You do not appear to be logged in? Members can Set up a Profile, Comment on Articles, Use the Forum and Download Tools. Login or Register Today

 

Sketching and Baseline

 

My last few projects have been low budget, no survey team, minimum field support, and no one available to assist in field data gathering. Sometimes you have good drawings of the existing units, but often you need to sketch the whole thing.

So, here are a few hints on setting up your sketch and establishing a baseline for dimensions.



 

  1. Check the area for structure, be it piperack, platforms, equipment, fencing, etc., and use as your sketch baseline.
    If there is some distance between them, use colored twine to stretch between to measure to.
    Use duct tape to tape the twine to the structure to make sure it doesn't slide down or slip off.  
    You'll probably need to verify north/south line baseline.
    Also make sure that you establish the baseline at a known height of concrete pad or structure.

  2. Sketch all the item that you need in your project plan to adequately make you modification to.
    Note where drains and sewers are, power lines and boxes, manways and access points to the area, and any nozzle and tie-in points that you need.

  3. With your baseline established start pulling measurements to it.
    If you have a partner, this should go fast, with one holding the tape and one reading measurements and taking notes.
    Most of the time, I'm doing this alone, so I use magnets to hold the tape in place or have magnetic tips on my tape.
    I keep several of each in my field bag.
    Just a note, if you do use magnets, keep them in a separate bag and away from your laptop bag and portable drives.
    I usually check this bag at the airport to avoid taking it through security.
    My field bag not only has magnets, but multi-tools, stakes, d-clips, mirrors, flashlights, markers, survey tape and colored duck tape, several rolls of twine, several plumb Bob's, tennis ball, torpedo levels, line levels, dry eraser board and markers, and grease markers and Sharpies.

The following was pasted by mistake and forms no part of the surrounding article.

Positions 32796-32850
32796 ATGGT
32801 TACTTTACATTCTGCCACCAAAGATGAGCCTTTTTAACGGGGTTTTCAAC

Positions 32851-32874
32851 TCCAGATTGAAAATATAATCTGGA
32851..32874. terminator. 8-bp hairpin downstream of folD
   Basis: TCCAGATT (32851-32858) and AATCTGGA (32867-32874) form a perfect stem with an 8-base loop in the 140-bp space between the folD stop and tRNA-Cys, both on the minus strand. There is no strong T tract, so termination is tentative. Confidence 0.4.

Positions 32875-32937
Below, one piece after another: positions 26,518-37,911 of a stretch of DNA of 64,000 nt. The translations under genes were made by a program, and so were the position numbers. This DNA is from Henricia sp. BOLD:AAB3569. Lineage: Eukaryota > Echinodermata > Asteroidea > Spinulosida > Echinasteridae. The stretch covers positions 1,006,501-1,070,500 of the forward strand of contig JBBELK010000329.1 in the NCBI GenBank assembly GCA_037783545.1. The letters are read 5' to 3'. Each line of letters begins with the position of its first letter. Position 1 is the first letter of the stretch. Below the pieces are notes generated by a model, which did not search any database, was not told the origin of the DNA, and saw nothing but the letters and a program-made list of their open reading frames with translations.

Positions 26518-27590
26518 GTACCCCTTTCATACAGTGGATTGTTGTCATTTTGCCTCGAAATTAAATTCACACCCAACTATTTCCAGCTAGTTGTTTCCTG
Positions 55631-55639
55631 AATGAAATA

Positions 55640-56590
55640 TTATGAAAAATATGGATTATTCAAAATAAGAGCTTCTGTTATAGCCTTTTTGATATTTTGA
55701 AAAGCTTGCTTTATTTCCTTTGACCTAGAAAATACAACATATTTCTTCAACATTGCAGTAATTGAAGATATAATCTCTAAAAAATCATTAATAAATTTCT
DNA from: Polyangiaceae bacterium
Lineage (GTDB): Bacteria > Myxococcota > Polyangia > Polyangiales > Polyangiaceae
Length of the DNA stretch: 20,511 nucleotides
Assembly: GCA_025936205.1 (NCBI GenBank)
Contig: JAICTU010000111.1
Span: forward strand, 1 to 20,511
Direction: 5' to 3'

I also have a tape that is for measuring diameters of pipe, so if I have a question in the piping I am looking at, I can verify with it, or measure the circumference of the pipe to get the OD.
    Yep, it weights about 35 pounds when I add my winter FRP, hard hat, FRP rain gear, and gloves.

  4. To keep your self square in measurements, pull from the object to your baseline.
    You'll notice that there are ruled marks on top and bottom of the tape.
    Slide the tape along the baseline till both side of the tape read the same or the marks line up with the baseline.
    This will so you that you have squared your tape with the object and have an accurate measurement to it.
    Take all your measurements and add them to your sketch.

  5. For elevations, use the baseline as well.
    Attach another length of twine to the object at the face of flange, top of support, etc., and pull to the baseline.
    With a line level, stretch the line till the line level bubbles boxes and take a measurement between the lines.
    If the pad is level, I just measure from the object to top of pad.
    If you have objects overhead, measure down to the baseline to establish an elevation.

  6. Always get help from unit operators.
    Your going to need to know where underground piping, conduit, and sewers are.
    You can see some of these objects above grade, and if there are several of them, you can locate them between what you see.
    But most of the time, the operators will have to help locate them.
    Add them to you sketch. Oh, while the operator is there, tell them what your project is and see if they have any suggestions on layout, operations, or maintainable clearances you need to consider.
    If these guys don't like what you're designing, you might get bad reviews.
  7. Finish up by taking photos of all you have sketched.
    Don't get to close that you can't establish what you looking at.
    If you need close pictures, use a dry eraser board, identify what your taking a photo of, and place it beside the object in the picture.
    It also helps if you go to the corners of the area and take panning photos from all sides.
    Don't forget to get overhead photos also.
    And if you can safely climb, take an overhead of the area.

 

Hope this helps. Be safe in the field.

Things you'll find in my field bag

Graduated Scale

The lines match on both sides of the tape, so your tape measure is square with the object.

D-Clip

Grease Markers

Magnets

Plumb Bob

Torpedo Level

Construction Twine

Duct Tape

Line Level

Tape Measures

 



 

 

 


About the Author

LeeSmith

Lee Smith is the Owner/Operator of Smith Design, CADWorx and AutoCAD experienced,

Log in to comment

 

 

We have 24950 guests and 13 members online

Company News Feeds

Company News Feeds

You are not logged in.

Search

}());